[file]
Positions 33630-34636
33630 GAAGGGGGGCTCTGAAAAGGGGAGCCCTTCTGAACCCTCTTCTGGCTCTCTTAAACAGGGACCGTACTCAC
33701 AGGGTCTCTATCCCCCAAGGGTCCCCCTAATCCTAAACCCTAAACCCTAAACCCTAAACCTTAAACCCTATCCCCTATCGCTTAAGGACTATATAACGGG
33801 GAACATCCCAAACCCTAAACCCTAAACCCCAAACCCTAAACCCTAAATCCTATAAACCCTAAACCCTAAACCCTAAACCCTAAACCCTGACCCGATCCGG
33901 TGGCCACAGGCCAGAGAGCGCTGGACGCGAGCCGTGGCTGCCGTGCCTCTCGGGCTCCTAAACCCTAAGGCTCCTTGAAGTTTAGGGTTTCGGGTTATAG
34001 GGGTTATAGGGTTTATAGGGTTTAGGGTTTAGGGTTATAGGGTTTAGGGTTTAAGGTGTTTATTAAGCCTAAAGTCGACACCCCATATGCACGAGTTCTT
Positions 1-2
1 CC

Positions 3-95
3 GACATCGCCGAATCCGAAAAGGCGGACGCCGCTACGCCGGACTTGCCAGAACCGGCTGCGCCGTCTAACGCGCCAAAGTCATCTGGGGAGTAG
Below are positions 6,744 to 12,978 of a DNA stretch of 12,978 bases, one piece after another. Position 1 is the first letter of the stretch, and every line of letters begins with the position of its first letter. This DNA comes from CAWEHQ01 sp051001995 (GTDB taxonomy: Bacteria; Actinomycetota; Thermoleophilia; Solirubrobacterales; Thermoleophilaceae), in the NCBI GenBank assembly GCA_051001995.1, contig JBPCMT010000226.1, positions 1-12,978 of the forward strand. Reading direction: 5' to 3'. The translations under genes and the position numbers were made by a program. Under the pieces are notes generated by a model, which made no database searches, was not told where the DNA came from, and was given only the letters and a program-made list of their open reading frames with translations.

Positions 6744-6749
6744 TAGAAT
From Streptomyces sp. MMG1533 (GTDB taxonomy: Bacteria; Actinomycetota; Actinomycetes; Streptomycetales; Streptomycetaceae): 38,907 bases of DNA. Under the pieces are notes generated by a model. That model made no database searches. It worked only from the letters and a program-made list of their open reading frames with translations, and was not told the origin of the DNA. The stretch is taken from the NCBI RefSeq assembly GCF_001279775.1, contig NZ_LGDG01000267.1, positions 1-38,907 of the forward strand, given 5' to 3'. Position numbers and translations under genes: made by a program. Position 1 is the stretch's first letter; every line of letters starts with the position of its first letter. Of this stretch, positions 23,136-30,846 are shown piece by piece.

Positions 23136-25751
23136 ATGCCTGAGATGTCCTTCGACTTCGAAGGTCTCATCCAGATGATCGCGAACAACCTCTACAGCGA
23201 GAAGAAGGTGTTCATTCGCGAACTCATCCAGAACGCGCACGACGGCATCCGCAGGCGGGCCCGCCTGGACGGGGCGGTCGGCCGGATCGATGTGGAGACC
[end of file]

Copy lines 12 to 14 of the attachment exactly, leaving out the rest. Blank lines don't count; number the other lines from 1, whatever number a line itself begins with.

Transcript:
Positions 6744-6749
6744 TAGAAT
From Streptomyces sp. MMG1533 (GTDB taxonomy: Bacteria; Actinomycetota; Actinomycetes; Streptomycetales; Streptomycetaceae): 38,907 bases of DNA. Under the pieces are notes generated by a model. That model made no database searches. It worked only from the letters and a program-made list of their open reading frames with translations, and was not told the origin of the DNA. The stretch is taken from the NCBI RefSeq assembly GCF_001279775.1, contig NZ_LGDG01000267.1, positions 1-38,907 of the forward strand, given 5' to 3'. Position numbers and translations under genes: made by a program. Position 1 is the stretch's first letter; every line of letters starts with the position of its first letter. Of this stretch, positions 23,136-30,846 are shown piece by piece.